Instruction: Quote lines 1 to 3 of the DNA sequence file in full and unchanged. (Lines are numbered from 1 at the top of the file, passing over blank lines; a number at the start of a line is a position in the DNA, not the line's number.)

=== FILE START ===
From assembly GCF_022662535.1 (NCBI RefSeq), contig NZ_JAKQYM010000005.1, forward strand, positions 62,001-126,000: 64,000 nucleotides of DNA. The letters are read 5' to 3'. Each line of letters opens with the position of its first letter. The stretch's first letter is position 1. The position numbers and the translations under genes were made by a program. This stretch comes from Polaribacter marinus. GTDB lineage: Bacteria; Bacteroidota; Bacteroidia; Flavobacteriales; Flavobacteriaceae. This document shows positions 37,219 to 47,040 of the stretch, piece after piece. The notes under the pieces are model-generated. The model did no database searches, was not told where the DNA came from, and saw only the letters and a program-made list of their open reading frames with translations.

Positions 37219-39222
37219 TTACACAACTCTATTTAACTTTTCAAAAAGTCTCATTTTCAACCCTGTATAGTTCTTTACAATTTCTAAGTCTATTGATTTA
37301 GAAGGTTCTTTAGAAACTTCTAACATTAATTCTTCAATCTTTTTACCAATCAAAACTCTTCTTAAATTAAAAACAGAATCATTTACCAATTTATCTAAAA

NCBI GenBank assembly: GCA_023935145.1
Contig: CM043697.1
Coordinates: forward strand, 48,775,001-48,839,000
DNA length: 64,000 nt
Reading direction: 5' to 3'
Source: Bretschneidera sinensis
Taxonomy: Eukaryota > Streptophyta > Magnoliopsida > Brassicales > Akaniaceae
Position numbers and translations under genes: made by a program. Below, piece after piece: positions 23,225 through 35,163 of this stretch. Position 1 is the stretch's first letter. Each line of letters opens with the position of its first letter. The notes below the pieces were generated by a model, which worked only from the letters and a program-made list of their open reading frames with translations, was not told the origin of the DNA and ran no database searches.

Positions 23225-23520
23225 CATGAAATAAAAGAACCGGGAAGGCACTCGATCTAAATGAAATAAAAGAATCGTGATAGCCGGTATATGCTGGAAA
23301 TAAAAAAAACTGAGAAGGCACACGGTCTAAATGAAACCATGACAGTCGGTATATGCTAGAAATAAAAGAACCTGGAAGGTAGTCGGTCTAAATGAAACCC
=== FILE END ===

From assembly GCF_022662535.1 (NCBI RefSeq), contig NZ_JAKQYM010000005.1, forward strand, positions 62,001-126,000: 64,000 nucleotides of DNA. The letters are read 5' to 3'. Each line of letters opens with the position of its first letter. The stretch's first letter is position 1. The position numbers and the translations under genes were made by a program. This stretch comes from Polaribacter marinus. GTDB lineage: Bacteria; Bacteroidota; Bacteroidia; Flavobacteriales; Flavobacteriaceae. This document shows positions 37,219 to 47,040 of the stretch, piece after piece. The notes under the pieces are model-generated. The model did no database searches, was not told where the DNA came from, and saw only the letters and a program-made list of their open reading frames with translations.

Positions 37219-39222
37219 TTACACAACTCTATTTAACTTTTCAAAAAGTCTCATTTTCAACCCTGTATAGTTCTTTACAATTTCTAAGTCTATTGATTTA